Fire safety Clearance Required from Combustibles for Single-Wall Metal Flue Vent Connectors
FIRE CLEARANCES, SINGLE WALL METAL FLUES & VENTS - CONTENTS: What are the required clearance distances between flue vent connectors and combustible surfaces? Fire clearance distance for oil fired heating system flues. Fire clearance distances for gas-fired heating appliance flues. Indoor fire clearances for flues, vent connectors, and vents
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Combustible clearance specifications for single wall metal flues: this article describes the fire safety clearance distances required between oil and gas fired heating equipment and the nearest combustible surfaces.
These articles on chimneys and chimney safety provide detailed suggestions describing how to perform a thorough visual inspection of chimneys for safety and other defects. Chimney inspection methods and chimney repair methods are also discussed.
Pyrolysis, the process and temperatures under which wood deteriorates and becomes more readily combustible explains why fire clearances between flue vent connectors and nearby wood framing or other combustibles is very important.
Our page top photo shows a gas fired heating appliance flue vent connector routed under and touching wood stairs. Our photo at left shows a rusted-through flue vent connector also too close to building framing.
Reduction in Fire Clearance from Flues by Using Heat Shields
Combustible fire clearance can often be reduced by proper installation of an approved heat shield, as we discuss below in an exchange with fire expert NHFireBear.
Good heat shield design includes use of noncombustible shield material, a space for air to circulate behind the heat shield, and mounting using connectors that do not transmit heat to the surface being protected.
Be sure that any reduction in fire clearance and any heat shield that you employ has been approved by your local buildng department and/or fire inspector. A mistake can result in a fatal fire.
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Watch out: at left the sketch titled "Flue Connections and Clearances" shows 18" from the drywall-covered partition to the "smoke pipe" - which is correct for oil fired heating equipment, but the drawing also shows a reduction to 13 1/2" if the wall has a one-hour fire rating. Your local fire inspector might approve this clearance reduction but a fire expert has warned that the drawing is obsolete on this point.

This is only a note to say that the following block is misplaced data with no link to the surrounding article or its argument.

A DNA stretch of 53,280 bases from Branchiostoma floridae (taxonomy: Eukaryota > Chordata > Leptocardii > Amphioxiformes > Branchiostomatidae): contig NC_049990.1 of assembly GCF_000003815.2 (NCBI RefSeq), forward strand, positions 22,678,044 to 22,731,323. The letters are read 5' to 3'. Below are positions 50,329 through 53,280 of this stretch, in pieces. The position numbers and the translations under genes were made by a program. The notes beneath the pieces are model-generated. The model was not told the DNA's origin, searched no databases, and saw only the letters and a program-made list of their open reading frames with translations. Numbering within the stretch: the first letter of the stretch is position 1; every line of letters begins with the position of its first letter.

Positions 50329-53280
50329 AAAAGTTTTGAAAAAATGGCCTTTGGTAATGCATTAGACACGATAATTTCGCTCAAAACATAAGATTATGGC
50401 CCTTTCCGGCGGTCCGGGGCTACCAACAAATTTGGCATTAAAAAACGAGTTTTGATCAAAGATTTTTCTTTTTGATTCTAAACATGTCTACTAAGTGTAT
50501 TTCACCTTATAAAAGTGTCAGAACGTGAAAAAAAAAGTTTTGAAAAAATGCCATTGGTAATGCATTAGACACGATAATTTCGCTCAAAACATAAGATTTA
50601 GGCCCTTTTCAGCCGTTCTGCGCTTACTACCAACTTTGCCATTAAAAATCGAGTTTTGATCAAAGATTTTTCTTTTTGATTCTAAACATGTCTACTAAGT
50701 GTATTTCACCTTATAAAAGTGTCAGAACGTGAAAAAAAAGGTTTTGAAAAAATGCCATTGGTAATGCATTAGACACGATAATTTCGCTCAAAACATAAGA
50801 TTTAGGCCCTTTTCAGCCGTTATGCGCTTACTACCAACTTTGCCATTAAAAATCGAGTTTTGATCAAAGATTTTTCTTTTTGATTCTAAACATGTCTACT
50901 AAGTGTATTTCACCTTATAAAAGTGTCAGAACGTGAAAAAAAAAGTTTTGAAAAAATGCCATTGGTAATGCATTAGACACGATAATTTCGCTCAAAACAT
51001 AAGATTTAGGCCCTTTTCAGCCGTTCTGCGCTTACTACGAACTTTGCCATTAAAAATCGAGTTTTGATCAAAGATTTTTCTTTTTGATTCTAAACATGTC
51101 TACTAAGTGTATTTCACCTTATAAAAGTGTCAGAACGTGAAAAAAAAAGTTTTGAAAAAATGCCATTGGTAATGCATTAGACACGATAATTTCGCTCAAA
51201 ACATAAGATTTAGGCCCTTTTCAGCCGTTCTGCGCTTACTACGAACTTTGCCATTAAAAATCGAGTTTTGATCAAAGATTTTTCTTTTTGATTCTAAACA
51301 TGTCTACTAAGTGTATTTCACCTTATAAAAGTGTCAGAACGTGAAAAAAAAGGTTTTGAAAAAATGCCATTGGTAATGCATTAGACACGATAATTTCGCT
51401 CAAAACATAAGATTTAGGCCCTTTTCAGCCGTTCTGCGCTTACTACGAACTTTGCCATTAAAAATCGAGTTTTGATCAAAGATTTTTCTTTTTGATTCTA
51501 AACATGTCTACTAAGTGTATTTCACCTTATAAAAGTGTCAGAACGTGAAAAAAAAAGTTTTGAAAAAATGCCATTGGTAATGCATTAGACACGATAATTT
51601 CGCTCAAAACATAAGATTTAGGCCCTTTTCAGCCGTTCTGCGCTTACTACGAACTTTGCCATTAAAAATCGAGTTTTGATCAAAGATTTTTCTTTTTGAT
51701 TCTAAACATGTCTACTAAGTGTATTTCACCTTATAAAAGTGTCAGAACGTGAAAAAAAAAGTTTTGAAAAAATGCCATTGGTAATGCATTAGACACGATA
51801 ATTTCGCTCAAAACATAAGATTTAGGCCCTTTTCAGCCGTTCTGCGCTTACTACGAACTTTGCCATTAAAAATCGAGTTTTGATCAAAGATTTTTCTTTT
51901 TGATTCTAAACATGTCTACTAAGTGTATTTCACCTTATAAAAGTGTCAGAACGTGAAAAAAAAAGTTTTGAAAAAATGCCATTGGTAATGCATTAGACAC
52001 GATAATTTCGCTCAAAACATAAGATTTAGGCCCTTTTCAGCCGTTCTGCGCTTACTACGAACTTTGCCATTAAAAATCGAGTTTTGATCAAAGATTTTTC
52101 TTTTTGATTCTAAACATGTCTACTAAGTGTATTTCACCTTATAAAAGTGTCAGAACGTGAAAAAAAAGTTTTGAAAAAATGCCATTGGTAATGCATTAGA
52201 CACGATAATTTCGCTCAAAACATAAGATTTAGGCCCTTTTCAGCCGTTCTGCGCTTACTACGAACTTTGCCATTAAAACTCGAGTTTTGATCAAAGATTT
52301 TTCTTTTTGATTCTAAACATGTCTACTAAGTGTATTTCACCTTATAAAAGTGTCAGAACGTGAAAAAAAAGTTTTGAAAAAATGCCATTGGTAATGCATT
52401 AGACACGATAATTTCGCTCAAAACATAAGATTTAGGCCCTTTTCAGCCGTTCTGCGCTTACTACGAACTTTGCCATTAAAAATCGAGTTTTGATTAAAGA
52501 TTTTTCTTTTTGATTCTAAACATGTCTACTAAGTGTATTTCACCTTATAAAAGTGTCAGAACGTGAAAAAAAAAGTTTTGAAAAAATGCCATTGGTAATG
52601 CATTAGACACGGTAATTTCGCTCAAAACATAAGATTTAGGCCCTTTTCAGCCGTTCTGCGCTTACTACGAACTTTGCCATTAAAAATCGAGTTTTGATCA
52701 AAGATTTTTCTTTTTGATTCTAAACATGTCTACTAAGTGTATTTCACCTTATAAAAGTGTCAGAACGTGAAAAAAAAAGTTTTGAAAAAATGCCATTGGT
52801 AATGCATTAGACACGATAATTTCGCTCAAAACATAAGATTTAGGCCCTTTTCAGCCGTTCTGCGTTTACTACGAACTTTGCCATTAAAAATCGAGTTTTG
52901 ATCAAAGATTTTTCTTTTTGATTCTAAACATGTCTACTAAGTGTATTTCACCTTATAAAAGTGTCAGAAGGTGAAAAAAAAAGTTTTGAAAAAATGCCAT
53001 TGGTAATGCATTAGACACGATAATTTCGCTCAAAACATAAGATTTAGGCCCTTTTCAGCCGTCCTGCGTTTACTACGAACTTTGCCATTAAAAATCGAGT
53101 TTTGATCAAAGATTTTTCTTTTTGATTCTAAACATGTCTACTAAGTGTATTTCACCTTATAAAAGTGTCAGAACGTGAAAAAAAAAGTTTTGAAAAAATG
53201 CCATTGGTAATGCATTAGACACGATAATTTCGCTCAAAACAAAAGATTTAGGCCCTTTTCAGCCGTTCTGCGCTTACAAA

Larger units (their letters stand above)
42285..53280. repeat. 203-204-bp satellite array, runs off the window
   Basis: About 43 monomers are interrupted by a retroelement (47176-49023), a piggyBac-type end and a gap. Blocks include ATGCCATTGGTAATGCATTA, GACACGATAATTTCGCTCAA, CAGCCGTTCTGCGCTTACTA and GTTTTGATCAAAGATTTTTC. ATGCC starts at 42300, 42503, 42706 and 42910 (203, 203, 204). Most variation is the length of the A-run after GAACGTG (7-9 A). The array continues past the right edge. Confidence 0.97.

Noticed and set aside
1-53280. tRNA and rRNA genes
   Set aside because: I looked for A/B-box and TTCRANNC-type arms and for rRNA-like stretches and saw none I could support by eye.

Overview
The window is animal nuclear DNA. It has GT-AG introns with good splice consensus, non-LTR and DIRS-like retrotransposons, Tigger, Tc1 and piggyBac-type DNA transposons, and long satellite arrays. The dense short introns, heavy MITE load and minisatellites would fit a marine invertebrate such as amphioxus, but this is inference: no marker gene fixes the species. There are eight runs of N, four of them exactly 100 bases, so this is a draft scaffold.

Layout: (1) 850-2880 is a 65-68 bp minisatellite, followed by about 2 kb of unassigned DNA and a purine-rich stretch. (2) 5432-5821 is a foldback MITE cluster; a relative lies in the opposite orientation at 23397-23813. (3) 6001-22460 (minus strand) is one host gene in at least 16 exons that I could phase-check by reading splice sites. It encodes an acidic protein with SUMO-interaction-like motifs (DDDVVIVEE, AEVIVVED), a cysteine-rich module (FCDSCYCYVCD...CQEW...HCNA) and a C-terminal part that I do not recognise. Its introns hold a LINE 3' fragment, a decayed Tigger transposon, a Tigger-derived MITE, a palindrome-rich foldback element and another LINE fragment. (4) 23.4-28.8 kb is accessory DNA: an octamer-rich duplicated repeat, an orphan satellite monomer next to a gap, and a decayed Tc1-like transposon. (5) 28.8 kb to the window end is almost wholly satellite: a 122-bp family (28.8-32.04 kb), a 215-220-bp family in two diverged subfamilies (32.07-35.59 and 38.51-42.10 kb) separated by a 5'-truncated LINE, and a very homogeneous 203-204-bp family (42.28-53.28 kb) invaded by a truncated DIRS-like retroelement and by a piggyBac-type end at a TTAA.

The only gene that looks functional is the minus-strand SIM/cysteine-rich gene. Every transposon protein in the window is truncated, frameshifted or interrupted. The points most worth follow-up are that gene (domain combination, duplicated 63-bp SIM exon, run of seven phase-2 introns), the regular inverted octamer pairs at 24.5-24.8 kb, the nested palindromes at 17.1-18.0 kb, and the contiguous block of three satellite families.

18 Sept 2015 NHfirebear said:
The diagram in the "reduction of clearance" section seems to show an allowance based upon the fire-resistance of the adjacent surfaces. US fire codes and standards, however, generally refer to clearance from "combustible materials", not just the fire rating. If the wall CONTAINS combustible materials, it probably doesn't matter that the surface is non-combustible. Clearance is measured from "combustible material" inside the fire-rated wall or ceiling.
Even if the surface is completely fire-proof (e.g., metal plate screwed to the wall), the heat will still transfer to the wall and its combustible structure (i.e., wooden studs), resulting in pyrolysis. A proper heat shield on a wall having combustible construction would have a one-inch ventilated airspace (or with mineral wool batts or fiberglass insulation) between the wall and the shield, even if the wall has a non-combustible or fire-resistant surface. NFPA 211 (2010): 9.5 Clearance from Chimney or Vent Connectors. Similar rules apply to the reduction of clearances from wood stoves. NFPA 211: 12.6.2 Clearance Reduction, Solid Fuel-burning Appliances.
Thanks for the important clarification FireBear. I agree completely and will be sure it appears in the article.
The exception that can reduce fire clearance distances usually involves an approved heat shield that incorporates not just an air space but a design that has air circulating through that space. In that case a heat shield may be approved by a fire inspector and may reduce clearance. We see this in some wood stove installation instructions.
Watch out: Our photo below shows tremolite asbestos fireproof panels placed on a ceiling, in this instance as a fire barrier not a heat shield. This material is an environmental hazard. See FIREPROOFING ASBESTOS SPRAY-ON for details.
Reader comment: example of adding a heat shield at a heating flue vent connector to improve fire safety
Above: Our first photo shows the flue vent connector for an oil fired heater. The flue passes too close to wood framing.
Below: heat shielding has been installed to reduce fire hazard and improve fire clearance above a flue vent connector for a basement or crawl space furnace.
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I have an update on last year's "oil flue clearance" fiasco. The contractor eventually fixed it (the day before he was otherwise going to be arrested for a criminal violation of fire code).
He installed a double-walled pipe (listed for 2-inch clearance) and a non-combustible heat shield for clearance reduction on the remaining single-wall pipe located less than 18 inches from combustible ceiling. - NH Fire Bear by private email 2016/07/26
Thanks FireBear. I added a pair of red arrows pointing to the mechanical connections of the heat shield to the wood-framed floor above the flue vent connector in your photo. Some fire experts warn that nails or screws through a heat shield may conduct heat through to combustible materials, thus reducing the fire-safety-effectiveness of the heat shield system. My OPINION is that ... it depends. It probably depends on
Whether or not there is an air space above the heat shield, allowing for reduction in heat transmission through the heat shield as well as for cooling of the connectors
The length of the screws or other fasteners and thus the distance between the inner-side of the heat shield and the nearest combustible material
The fastener location - close to nor not close to the actual heat source, in this case, the flue vent connector. For example a heat shield supported by metal through-fasteners into wood framing that are located at the perimeter of the heat shield material and thus sufficiently distant from the heat source may be fully effective.
Readers wanting to understand how heat as low as 200 degF. can over time lower the combustion point of nearby combustible materials such as wood framing will want to see PYROLYSIS EXPLAINED
Metal Flue Fire Clearance Requirements - Single Wall Metal Pipe Flues & Oil Fired Equipment
Flue vent connectors, also called smoke pipe, stack pipe, or flue pipe by some people, are typically single-walled metal pipes connecting a heating appliance to a chimney, vent, or flue.